The concept of the firm arguing for one defendant in a murder case and helping the prosecutors from a county in the boonies going after a different defendant accused of the same crime (whose speedy conviction would get their dude off the book) was a fun, nutty legal premise, classic Good Wife. The ensemble of guest stars was great—the return of Stephen Root as salty Judge Murphy Wicks, the steely Jane Alexander as his Chicago equivalent, Becky Ann Baker as the county defense attorney. Plus, there was a fine moral quandary—Alicia et al. realize that their dude is guilty, and while of course they’ll continue to represent him, do they have to help the county prosecutor convict an innocent man?

The problem was, that development came pretty late in the episode, and before anyone had any time to dwell on it, both juries rendered guilty verdicts, and Will is telling Laura (Amanda Peet, back again for more flirty time with Mr. Gardner) that they’ll happily help with the innocent man’s appeal now that their dude is locked up. It all makes sense, but I like it when Alicia has to really get deep into the muck, and there just wasn’t room for that here.

The episode was just too busy for that. After weeks of teasing over just why Eli was being spied on by the feds, Hamish Linklater dropped in from the Department of Justice sniffing around Peter’s campaign finance reports. There was a lot of to-ing and fro-ing about Eli’s wife’s campaign and playing the accordion, and while Linklater was as adorable as he always is, it was quite a lot of teasing for the ultimate revelation that Peter’s campaign could be in trouble. Which once again feels like stalling. This seems more like an inconvenience than anything else—campaign finance mishaps are way less sexy than adultery accusations, which Peter has already dealt with. The show is hampered by the fact that it has to stretch this campaign out for a whole season, and doubly hampered by the fact that it already did that once.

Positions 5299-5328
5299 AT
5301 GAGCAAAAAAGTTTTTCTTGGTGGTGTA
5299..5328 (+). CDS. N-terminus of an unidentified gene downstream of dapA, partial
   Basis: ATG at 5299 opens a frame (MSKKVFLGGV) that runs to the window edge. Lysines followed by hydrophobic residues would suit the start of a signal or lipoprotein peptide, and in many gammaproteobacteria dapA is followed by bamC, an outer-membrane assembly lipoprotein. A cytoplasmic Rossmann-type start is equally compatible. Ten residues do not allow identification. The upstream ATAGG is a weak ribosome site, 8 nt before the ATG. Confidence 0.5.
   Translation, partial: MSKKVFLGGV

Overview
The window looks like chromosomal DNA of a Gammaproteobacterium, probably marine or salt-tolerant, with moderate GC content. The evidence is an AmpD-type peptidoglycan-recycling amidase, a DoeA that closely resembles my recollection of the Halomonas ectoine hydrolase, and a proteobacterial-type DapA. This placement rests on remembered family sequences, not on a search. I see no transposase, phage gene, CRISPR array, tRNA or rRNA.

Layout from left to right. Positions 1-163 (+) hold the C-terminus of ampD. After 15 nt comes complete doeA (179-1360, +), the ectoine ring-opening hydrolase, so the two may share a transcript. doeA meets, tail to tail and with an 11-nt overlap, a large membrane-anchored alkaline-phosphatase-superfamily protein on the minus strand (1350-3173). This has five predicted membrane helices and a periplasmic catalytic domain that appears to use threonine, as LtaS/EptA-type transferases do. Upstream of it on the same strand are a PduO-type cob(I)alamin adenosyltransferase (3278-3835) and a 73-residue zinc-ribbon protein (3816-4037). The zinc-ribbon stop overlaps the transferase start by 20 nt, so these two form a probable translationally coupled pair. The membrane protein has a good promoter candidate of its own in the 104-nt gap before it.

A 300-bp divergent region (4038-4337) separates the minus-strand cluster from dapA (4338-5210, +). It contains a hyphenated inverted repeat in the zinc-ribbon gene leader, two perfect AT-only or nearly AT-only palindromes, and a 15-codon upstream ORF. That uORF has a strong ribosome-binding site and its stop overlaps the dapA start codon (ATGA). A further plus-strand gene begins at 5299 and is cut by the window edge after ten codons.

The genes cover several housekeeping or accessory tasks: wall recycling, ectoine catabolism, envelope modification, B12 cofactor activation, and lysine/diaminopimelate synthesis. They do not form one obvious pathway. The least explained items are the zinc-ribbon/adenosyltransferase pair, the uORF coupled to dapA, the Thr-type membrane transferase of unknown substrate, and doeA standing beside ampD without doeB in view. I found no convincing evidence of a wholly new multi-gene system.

The most fun plot of the night was easily Alicia’s auto-fill discovery on ChumHum: One of her kids has been searching the web for info about condoms (specifically “what are types of condoms,” a fairly ludicrous phrasing). Or so she thinks. Zack points out to her that he’s a web genius who knows what a “cache” is, so he can cover his tracks. The lovely Christian Grace is equally horrified, even though she’s got her European model boyfriend Connor now (although she’s intrigued enough to ChumHum “sex” in an equally ridiculous, later scene). It seems The Good Wife can’t do anything without tying it to the Internet, but Julianna Margulies still has good chemistry with her kid actors and the dual awkward conversations were nicely handled—just awkward enough. The final revelation that Jackie Florrick was the one doing the Internet searching (guess that answers my question from last week re: her helper-man) was enough to jack this episode’s grade up a notch. Because that’s a twist for the ages.

Stray observations:

  • I know Black Sabbath has reunited, but do you really think that meth addict testifying on the stand thought they were “killer?”
  • Kalinda does good work in the courtroom for Will’s theatrical questioning of a concert security guard. “I’M NOT BEING MURDERED! I’M JUST SCREAMING IN THE HALLWAY!”
  • Alicia enters Grace’s room. “What’s wrong.” “Nothing! Why does everyone think something’s wrong when I come into their room!” “Who’s everyone?” “My children. My various children throughout Chicago!” 
  • Alicia and Zack know how to deal with the Jackie revelation. “We never speak of this again.”